Actor Hugh Grant has hit back after being criticised for not shaking hands at a film premiere with Sajid Javid, who is British Conservative Party politician and has been serving as the Chancellor of the Exchequer since July.
In an interview with ES Magazine, Javid said he put his hand out to the "Notting Hill" star and said "lovely to meet you" -- but Grant refused to shake it, reports bbc.com.
"I think that is incredibly rude," said Javid.
On Twitter, Grant put across his "side of the story", saying he declined the handshake because he felt Javid was dismissive to press abuse victims.
The 59-year-old actor, has been one of the leading voices in the campaign for stricter press regulation, after being one of the victims of the phone-hacking scandal.
He said his exact words to Javid were: "If you don't mind, I won't shake your hand because you were rude and dismissive to the victims of press abuse when you met them as culture secretary."
A spokesman for the actor said he was referring to a meeting when victims of the press said they felt Javid's "attitude in the meeting was 'borderline contemptuous'".
"Hugh would like to point out that the victims in question were not celebrities. They were people with personal family tragedies who had been abused by sections of the press," the spokesman added.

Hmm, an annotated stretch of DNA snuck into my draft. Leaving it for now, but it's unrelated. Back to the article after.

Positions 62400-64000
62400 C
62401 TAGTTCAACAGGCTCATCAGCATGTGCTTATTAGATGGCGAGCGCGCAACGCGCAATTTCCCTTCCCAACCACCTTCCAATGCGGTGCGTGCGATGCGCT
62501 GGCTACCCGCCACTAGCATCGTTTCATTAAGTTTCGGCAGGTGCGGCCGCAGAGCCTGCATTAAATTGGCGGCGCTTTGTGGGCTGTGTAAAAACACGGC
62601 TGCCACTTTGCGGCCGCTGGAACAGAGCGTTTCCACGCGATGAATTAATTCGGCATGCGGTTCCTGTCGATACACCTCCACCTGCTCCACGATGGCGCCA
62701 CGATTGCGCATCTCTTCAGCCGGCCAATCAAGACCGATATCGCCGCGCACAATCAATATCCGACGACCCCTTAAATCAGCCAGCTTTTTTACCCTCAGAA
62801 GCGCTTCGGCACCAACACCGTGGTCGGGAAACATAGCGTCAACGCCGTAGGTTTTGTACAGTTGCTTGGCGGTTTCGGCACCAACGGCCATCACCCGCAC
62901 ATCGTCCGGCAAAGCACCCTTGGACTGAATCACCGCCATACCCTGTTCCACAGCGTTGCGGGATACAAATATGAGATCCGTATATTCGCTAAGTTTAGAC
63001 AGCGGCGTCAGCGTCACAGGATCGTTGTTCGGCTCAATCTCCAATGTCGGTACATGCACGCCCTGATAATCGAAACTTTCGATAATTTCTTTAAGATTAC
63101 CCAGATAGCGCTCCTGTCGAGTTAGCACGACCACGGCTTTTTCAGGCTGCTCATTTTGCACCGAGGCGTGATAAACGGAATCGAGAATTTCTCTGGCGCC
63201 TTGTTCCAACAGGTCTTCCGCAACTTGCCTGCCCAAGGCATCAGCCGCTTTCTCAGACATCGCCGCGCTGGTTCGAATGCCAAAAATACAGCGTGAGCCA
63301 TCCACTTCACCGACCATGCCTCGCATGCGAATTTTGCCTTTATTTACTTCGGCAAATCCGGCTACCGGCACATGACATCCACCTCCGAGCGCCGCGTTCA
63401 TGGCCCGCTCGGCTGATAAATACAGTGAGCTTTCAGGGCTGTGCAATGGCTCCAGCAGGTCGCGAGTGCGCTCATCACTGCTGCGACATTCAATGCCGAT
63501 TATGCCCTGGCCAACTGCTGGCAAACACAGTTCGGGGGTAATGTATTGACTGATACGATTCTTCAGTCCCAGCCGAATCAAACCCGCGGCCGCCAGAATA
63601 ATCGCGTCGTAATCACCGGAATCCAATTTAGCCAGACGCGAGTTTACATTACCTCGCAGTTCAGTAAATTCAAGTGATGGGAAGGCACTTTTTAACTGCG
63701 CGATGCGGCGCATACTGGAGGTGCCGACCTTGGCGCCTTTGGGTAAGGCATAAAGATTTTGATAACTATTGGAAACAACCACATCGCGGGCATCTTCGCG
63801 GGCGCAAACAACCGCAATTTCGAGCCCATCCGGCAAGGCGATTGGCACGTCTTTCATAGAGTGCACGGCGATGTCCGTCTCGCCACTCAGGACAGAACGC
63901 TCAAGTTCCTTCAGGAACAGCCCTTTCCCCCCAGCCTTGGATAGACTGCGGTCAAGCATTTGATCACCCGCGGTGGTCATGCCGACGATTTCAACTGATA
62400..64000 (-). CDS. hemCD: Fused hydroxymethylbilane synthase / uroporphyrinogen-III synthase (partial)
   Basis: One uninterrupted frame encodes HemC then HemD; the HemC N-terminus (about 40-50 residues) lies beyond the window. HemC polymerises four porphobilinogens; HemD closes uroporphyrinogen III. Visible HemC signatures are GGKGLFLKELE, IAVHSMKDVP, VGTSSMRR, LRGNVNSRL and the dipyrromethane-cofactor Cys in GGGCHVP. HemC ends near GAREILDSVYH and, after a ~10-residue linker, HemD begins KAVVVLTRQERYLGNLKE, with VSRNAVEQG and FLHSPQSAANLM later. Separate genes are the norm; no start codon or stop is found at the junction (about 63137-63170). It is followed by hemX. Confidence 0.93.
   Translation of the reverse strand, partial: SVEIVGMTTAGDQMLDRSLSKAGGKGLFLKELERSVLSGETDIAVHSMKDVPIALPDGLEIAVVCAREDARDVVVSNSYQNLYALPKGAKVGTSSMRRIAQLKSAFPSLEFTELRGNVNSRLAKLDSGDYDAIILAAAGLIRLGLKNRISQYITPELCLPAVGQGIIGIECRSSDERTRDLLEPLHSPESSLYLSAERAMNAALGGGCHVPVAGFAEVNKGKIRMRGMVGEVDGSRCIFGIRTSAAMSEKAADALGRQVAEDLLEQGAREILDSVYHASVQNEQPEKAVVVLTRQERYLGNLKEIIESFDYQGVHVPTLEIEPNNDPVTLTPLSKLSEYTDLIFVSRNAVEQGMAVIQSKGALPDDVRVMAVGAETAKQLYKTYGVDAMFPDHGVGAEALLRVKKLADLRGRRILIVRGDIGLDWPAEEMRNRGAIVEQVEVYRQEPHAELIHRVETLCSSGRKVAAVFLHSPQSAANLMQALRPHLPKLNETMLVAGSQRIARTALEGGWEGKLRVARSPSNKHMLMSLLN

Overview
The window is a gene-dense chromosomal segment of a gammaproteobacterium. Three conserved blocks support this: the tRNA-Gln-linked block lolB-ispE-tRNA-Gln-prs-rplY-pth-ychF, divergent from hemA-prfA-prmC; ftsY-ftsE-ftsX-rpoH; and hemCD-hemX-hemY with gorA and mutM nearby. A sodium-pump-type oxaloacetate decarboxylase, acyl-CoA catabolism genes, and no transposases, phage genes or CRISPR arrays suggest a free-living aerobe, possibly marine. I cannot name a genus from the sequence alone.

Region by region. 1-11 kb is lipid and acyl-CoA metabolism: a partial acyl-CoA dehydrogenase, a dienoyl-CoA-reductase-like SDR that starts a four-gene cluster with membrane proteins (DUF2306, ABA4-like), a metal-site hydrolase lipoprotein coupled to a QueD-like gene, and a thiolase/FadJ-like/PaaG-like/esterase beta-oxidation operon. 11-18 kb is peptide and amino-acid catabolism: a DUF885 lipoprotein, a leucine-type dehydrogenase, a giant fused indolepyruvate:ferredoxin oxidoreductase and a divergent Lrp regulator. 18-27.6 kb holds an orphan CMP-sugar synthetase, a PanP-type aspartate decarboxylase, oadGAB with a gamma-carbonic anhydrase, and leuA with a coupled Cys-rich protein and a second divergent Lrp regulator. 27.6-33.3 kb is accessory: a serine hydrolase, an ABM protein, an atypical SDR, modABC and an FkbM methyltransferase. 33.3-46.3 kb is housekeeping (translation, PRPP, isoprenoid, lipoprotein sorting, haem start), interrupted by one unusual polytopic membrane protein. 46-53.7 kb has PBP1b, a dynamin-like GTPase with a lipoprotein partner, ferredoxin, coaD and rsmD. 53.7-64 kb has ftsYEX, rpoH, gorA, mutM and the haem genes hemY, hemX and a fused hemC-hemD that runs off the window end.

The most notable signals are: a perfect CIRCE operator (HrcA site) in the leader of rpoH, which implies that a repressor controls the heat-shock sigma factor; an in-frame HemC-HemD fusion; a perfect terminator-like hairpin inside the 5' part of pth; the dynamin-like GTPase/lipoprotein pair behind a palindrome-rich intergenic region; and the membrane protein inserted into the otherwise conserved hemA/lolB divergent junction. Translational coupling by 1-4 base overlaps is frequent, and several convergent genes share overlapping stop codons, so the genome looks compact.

In his interview, Javid said he was at an event to promote filmmaker Martin Scorsese's new film "The Irishman" earlier this month when the handshake incident happened.
"I recognised him and put my hand out and said, 'Lovely to meet you', and you know what he does? He refuses to shake my hand. He says, 'I am not shaking your hand'. I am completely shocked.
"He said, 'When you were culture secretary you didn't support my friends in (anti-media intrusion campaign) Hacked Off'.
"I think that is incredibly rude. I wonder if people like Hugh Grant think they are part of the elite and they look down on working class people no matter what station they reach in life."
Javid was culture secretary for just over a year in 2014 and 2015. He later became home secretary before being appointed chancellor in July this year.